I was also asked to write the forward to a new Kindle book – STORIES FROM THE CHAPEL – which was coordinated by Alfredo Torres. The book’s a lot of fun, and I enjoyed it immensely. Each tale takes the cemetery and the zombie apocalypse as its inspiration, and each writer’s passion for the project really shines through. All profits go to saving the chapel.
I’ve got a few book recommendations to share with you over the coming weeks, and today it’s the turn of Adam Baker’s wonderful OUTPOST. A few months back I saw the cover popping up with increasingly regularity online and I was intrigued. Several people recommended the book to me and when I discovered that Adam himself was a member of Moody’s Survivors, I immediately got hold of a copy. For anyone who hasn’t yet read it, here’s the blurb:
“They took the job to escape the world. They didn’t expect the world to end.
Kasker Rampart: a derelict refinery platform moored in the Arctic Ocean. A skeleton crew of fifteen fight boredom and despair as they wait for a relief ship to take them home.
But the world beyond their frozen wasteland has gone to hell. Cities lie ravaged by a global pandemic. One by one TV channels die, replaced by silent wavebands.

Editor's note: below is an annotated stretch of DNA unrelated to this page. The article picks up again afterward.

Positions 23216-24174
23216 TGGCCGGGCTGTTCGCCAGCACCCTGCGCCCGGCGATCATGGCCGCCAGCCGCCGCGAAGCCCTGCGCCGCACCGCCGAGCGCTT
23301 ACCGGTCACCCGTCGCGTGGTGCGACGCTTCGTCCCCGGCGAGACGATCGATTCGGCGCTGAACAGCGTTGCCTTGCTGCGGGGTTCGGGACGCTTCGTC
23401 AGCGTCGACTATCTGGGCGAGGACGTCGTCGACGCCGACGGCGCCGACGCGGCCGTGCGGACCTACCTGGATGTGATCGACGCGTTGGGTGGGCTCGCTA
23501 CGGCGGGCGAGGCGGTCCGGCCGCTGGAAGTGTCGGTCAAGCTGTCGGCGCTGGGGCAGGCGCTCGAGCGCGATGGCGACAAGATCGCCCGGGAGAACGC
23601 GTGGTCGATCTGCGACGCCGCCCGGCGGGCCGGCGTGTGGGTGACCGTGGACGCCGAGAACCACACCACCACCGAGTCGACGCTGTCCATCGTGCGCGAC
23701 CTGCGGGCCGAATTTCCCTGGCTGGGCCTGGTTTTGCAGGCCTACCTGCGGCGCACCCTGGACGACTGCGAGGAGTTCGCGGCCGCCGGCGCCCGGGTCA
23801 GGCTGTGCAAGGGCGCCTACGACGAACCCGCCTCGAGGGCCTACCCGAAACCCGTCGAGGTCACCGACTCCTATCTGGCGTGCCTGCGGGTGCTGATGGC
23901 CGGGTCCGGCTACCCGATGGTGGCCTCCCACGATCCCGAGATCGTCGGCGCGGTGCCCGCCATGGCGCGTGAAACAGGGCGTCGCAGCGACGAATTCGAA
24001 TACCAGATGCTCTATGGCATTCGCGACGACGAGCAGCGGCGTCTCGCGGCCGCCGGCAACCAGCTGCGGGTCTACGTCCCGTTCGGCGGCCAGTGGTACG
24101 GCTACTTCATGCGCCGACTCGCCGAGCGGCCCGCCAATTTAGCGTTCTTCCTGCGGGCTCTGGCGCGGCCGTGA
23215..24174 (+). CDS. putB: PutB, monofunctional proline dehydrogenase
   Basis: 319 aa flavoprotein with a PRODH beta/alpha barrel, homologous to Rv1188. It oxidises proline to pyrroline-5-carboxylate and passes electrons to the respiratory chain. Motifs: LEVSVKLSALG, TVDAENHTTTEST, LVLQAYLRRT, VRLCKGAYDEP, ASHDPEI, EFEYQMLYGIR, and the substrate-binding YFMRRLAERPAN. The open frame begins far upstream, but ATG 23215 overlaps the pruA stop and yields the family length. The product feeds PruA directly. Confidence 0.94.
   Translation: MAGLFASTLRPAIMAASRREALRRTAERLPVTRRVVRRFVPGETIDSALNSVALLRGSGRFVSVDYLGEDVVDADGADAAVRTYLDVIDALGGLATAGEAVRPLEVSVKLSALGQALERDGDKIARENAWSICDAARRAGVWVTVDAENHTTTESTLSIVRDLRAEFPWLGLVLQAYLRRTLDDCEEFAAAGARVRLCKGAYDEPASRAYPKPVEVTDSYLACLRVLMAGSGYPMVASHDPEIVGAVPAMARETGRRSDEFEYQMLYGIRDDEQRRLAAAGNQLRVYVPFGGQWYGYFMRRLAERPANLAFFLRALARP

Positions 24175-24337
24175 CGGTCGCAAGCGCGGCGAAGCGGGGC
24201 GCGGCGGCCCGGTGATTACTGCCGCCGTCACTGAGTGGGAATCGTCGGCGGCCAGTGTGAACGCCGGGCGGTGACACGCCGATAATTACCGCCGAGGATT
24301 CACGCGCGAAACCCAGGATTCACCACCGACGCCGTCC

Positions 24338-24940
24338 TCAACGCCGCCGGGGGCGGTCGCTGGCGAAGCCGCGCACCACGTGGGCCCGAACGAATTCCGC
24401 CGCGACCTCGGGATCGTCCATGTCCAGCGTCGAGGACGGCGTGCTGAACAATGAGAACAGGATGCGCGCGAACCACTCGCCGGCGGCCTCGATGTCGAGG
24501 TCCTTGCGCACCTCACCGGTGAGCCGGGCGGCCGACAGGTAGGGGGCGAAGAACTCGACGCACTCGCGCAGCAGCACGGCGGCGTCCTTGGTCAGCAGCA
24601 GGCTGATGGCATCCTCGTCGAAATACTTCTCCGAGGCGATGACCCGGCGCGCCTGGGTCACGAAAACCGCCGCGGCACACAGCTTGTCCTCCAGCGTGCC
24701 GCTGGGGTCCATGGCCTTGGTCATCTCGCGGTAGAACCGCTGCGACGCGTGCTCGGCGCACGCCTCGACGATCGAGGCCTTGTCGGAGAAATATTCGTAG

The Rampart crew are marooned. They must survive the long Arctic winter, then make their way home alone. They battle starvation and hypothermia, unaware that the deadly contagion that has devastated the world is heading their way…”
OUTPOST is a great, fast read. Baker presents a truly nightmarish scenario (on many levels) which twists and turns like you wouldn’t believe. Considering the isolation and inaccessibility of the refinery location, he manages to spin the tale off in several unexpected directions whilst still maintaining an air of claustrophobic hopelessness. I really enjoyed the book, and I contacted Adam to ask a few questions about the novel and his career in general.